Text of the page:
Wednesday, July 25, 2012

Pickles! and Cherries!

Miss Abigail did her fair canning yesterday. I was personally glad that she was willing to repeat the 4-H canning project this year. (If Abigail were a Border Collie I would describe her as "biddable." She is so good to go along with all I ask her to do!) I felt that repeating the project would help solidify the skills that she learned last summer and help her feel confident that she could preserve food this way. She canned regular quick pickles and two kinds of pickled fruit. The pickled cantaloupe recipe was a repeat from last year. We tried pickling cherries just because we had cherries ready to can. The cantaloupe looks so pretty in the jar that she will exhibit that one. Here is the recipe for pickled cantaloupe, in case you want to try it.

Cut one just barely ripe cantaloupe into 1" pieces, as evenly square as possible. 7 cups of cantaloupe will fill three or four pint jars. (Abigail used a melon ball tool, just so that the fruit would look pretty in the jar. Because the judge doesn't open the jar, about the only way to gain points in a judging situation is to be exact on the headspace and to make things as pretty as you can!)

Combine 1 1/2 cups white vinegar and 1 cup water in a medium saucepan. Make a spice bag with 1 stick cinnamon, 1 teaspoon whole cloves, and 1/2 teaspoon whole allspice. Bring liquid to a boil. Reduce heat and let it simmer for 5 minutes. Remove from heat and add melon. Let stand about 2 hours. Add 2 1/4 cups sugar to the melon. Bring to a boil, stirring until sugar dissolves. Reduce heat; simmer until cantaloupe become slightly transparent. (Don't let this go on too long or the cantaloupe will become mushy!)

Begin to heat the water in the water bath canner. Prepare clean jars and heat these in the water canner. Heat the lids in a small saucepan to soften rings. Working quickly, one at a time, remove the jars from the canner and drain briefly. Pack the hot melon into the jars, leaving 1/4-inch headspace. Ladle hot pickling liquid over melon, again leaving 1/4-inch headspace. Remove any air bubbles. Clean the rims and adjust the two piece lids.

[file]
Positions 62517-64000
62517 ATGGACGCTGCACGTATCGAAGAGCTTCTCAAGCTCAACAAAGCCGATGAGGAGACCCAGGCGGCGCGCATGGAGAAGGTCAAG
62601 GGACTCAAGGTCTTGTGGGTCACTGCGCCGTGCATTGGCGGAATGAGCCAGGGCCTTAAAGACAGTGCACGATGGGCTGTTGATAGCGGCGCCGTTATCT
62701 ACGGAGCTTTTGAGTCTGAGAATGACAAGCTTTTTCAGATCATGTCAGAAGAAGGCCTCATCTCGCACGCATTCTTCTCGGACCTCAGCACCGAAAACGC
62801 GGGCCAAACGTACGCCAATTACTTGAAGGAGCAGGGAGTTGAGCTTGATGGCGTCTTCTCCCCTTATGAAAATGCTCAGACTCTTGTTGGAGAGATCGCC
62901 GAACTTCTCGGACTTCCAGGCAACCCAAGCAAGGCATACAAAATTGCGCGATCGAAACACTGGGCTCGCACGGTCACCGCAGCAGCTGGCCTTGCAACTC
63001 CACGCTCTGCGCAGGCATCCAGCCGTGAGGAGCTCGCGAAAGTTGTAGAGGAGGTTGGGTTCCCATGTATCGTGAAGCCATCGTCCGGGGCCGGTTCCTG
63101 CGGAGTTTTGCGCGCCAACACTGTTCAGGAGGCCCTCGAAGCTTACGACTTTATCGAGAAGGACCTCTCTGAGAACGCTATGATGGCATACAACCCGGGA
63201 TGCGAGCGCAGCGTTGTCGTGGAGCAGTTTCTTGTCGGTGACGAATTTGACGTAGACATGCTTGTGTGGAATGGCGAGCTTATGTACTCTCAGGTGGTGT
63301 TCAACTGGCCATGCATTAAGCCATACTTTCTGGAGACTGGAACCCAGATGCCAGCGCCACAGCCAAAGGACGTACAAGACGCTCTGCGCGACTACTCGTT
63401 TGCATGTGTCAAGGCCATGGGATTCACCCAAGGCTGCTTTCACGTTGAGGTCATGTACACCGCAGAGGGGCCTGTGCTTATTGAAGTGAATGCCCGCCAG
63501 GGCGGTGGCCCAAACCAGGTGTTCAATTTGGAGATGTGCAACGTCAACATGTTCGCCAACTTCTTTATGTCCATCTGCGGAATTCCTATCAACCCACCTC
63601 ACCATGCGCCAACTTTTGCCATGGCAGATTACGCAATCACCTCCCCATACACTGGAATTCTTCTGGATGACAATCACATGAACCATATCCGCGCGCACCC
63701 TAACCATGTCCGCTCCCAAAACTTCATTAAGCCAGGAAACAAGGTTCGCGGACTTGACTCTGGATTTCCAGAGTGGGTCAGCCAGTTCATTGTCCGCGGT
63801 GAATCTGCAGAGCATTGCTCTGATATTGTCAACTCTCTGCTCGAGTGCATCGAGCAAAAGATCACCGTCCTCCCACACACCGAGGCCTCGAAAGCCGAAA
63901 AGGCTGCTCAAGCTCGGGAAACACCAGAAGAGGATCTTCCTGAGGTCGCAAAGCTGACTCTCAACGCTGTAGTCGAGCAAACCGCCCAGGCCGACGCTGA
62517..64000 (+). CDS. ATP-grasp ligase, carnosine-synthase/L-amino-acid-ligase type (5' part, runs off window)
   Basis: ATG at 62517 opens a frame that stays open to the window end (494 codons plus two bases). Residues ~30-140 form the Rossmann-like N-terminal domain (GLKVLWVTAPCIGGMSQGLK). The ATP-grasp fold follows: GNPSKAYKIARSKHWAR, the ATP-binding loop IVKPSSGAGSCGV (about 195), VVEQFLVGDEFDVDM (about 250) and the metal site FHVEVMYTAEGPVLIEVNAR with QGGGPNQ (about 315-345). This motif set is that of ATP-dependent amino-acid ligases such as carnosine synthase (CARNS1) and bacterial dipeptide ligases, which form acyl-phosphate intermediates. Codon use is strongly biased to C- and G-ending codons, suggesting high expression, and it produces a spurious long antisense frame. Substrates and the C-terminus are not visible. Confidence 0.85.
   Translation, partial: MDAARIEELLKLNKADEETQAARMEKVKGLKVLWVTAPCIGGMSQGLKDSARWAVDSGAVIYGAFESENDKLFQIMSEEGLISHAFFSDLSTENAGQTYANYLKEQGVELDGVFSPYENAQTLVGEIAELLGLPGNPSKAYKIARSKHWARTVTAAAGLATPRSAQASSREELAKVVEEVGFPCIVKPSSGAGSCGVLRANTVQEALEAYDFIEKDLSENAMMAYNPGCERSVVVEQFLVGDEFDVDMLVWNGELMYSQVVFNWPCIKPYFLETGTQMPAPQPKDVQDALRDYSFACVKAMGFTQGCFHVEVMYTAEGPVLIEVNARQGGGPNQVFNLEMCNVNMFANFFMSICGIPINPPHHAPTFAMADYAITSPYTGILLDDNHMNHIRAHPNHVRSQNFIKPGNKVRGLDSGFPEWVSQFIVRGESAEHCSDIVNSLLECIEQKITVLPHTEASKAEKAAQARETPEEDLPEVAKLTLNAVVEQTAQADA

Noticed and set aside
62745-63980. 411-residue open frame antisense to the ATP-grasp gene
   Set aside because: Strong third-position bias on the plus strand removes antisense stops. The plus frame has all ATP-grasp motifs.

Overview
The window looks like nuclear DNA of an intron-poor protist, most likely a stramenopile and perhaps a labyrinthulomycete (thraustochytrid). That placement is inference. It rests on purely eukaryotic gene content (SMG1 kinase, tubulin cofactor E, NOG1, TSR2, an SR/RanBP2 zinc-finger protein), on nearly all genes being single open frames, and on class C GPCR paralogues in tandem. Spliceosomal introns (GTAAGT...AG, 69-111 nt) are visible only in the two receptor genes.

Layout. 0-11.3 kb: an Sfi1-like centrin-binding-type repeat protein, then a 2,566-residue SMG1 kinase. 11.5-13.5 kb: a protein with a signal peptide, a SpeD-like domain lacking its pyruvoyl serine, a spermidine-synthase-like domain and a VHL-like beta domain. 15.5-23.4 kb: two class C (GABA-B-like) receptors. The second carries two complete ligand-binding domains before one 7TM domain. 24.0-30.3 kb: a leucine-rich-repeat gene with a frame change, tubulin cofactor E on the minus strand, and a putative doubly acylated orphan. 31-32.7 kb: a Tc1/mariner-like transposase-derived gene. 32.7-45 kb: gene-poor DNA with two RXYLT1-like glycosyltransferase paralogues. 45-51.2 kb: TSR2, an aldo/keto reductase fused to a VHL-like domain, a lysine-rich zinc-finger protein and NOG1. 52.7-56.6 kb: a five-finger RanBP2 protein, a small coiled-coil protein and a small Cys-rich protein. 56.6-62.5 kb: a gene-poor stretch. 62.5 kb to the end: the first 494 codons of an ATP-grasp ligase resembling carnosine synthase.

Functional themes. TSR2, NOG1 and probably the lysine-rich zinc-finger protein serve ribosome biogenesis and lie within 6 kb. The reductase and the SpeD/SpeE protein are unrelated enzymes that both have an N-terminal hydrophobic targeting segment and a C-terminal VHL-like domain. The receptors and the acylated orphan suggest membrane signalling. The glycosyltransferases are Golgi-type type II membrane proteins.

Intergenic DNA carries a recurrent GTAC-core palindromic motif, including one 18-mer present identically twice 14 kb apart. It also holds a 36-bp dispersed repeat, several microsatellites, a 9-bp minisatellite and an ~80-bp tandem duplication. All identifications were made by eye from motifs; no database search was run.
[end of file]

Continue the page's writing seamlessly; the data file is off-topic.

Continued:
Once all the jars are in the canner, make sure there is about 2 inches of water over top of the jars and bring the water to a full boil. Process the jars for 15 minutes, keeping the water boiling the whole time.

Allow the jars to cool and listen for the "pings" that tell you the jar has sealed. BTW, sometimes you won't hear the ping, but when the lid is fully concave, the jar is sealed. Wash the jars and clean the rings before storing in the cupboard (and certainly before exhibiting in the fair!)

On to the other pickles...

and cherries...


  1. I have had a fun time canning this year, but Abigail has quite a head start on me (I'm 47:) I am interested to know what that pickled cantaloupe tastes like.

  2. I would love to learn to can! There are so many things I want to learn though - latest wish is to learn to make soft cheeses at home!

  3. Great job, Abigale! The jars look so pretty. I bet more winning ribbons are coming your way!

  4. fascinating products! I think I'm a pretty basic, plain canner.

  5. Just wondering if you used the same recipe when canning the cherries just the cherries in place of melon and also how many melons it took for you to get the 7 cups needed!
    Thanks in advance

    1. Catherine, sorry to be so long to answer - Abigail used two melons and she needed to be picky about the shape of the balls. You know how things have to be more perfect for the fair. Of course it would depend on how big the melon was and how you packed the jars as well. You could certainly get more cantaloupe in a jar than we did if the balls were on the small side, or if you used cut pieces instead of balls.


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